On Monday 10th October my fiance took me to Donnington Park Race Course. The plan for the day – to join other MG enthusiasts on a ‘track day‘ where we could drive our own MG around the Grand Prix circuit! To say I was terrified is an understatement!
I have never done any ‘fast’ driving at all, the fastest most dangerous driving experience I have had is go-karting; and then I was thrown out of a race for being a dangerous driver (apparently I didn’t use my brakes enough…?) Still I agreed to go along despite being petrified, as I thought (as I do with most things) if you don’t try something how do you know if you like it or not?!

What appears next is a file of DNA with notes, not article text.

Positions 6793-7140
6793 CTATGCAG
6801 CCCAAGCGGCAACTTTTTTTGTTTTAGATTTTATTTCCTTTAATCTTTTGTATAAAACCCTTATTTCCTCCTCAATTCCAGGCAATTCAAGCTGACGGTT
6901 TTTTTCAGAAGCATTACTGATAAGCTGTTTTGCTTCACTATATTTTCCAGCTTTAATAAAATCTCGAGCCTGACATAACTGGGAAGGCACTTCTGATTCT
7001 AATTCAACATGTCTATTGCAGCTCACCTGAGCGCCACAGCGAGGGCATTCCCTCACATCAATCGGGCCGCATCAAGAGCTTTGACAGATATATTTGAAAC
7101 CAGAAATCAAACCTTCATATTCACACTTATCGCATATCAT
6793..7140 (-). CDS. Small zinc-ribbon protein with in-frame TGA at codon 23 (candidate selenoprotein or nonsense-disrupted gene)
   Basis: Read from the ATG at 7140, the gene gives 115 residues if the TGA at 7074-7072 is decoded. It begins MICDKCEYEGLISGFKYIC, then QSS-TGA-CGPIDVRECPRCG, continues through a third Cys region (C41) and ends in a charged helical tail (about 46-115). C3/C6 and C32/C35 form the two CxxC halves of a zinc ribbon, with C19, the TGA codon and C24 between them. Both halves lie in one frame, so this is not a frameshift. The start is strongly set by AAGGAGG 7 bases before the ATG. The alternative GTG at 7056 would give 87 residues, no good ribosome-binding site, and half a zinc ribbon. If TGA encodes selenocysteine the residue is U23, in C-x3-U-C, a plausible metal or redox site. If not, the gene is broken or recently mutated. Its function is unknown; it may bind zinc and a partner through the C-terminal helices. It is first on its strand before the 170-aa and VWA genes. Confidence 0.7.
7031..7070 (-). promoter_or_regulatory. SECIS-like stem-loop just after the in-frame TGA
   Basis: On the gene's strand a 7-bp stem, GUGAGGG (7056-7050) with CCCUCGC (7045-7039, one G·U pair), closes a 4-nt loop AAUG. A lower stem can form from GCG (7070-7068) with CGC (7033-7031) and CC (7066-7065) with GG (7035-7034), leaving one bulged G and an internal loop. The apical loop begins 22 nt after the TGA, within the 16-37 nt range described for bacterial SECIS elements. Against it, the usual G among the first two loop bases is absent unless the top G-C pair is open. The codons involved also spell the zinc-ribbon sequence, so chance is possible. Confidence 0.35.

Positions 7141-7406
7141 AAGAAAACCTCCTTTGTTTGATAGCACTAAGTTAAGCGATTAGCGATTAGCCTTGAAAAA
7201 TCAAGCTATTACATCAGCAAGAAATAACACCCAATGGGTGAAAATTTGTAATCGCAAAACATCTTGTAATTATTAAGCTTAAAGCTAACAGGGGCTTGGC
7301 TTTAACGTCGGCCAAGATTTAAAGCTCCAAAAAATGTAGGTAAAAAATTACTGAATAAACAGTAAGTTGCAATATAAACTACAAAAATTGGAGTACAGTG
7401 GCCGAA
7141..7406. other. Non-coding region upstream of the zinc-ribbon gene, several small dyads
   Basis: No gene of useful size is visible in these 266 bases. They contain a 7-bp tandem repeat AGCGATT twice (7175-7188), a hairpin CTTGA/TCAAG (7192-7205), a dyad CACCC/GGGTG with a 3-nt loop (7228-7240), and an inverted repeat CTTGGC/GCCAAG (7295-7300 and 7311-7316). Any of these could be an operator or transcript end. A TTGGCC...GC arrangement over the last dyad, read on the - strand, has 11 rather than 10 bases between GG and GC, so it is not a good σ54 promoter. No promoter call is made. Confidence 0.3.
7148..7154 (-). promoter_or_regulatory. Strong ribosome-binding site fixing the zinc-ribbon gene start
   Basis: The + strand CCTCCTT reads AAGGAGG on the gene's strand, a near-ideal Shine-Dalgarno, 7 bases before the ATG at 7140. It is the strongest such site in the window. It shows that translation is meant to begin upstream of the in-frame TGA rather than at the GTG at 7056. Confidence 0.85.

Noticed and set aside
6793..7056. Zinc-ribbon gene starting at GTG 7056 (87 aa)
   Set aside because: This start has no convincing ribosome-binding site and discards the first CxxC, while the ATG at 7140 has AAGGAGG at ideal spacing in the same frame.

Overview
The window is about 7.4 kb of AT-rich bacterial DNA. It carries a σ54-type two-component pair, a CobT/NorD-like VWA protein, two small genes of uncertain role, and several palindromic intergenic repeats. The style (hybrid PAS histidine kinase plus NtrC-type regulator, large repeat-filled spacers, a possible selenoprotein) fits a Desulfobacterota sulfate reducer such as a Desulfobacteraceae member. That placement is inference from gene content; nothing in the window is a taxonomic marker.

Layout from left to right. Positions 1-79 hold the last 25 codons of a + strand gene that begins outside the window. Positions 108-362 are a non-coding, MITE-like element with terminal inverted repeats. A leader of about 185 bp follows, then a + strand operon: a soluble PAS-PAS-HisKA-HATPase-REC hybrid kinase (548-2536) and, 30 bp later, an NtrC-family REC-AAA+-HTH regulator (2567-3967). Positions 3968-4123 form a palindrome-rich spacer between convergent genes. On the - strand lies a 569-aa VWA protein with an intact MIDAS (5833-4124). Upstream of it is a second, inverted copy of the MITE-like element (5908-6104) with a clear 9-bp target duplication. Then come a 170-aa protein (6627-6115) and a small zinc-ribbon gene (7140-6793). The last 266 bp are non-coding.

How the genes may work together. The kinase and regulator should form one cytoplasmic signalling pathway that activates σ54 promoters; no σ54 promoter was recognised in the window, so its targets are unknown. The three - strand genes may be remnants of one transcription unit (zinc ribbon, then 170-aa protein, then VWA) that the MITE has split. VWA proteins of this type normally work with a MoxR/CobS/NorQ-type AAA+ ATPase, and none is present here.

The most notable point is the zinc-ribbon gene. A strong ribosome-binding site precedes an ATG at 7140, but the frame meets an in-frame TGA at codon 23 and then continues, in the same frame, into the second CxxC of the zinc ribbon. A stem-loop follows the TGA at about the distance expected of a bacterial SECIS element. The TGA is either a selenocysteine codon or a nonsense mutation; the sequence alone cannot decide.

We arrived at the track at just after 8am in our MG ZS 180 and signed-in, here we collected the stickers for our car and our helmets. We drove round to our allotted garage for the day to be greeted by a nice collection of approx 100 different MG’s from MGB’s to TF’s, ZR‘s, Zs’s and many more. We stuck our number (36) on the passenger door, a blue sticker in the windscreen (glue group were the novice/first-time group and an ‘N’ on the rear (so other drivers would know we were novices. Then headed in for the briefing. The organisers talked us through the schedule for the day, the rules, flags, safety and tips then it was time for the first group to head out. The day was organised into 20 minute slots. On the hour each hour the red group (intermediates) would have a 20 minute session, followed by blue’s 20 minutes at 20 past the hour and green (advanced) at 20 to the hour. Starting at 9am, ending at 5pm with a break from lunch from 1-2pm, this meant a total of 8 20 minute sessions throughout the day. The session format was really good a it meant everyone would get a go without getting too fatigued and the potential risks that go with driving whilst tired, it also gives the car chance to recover a bit between sessions – as well as the driver!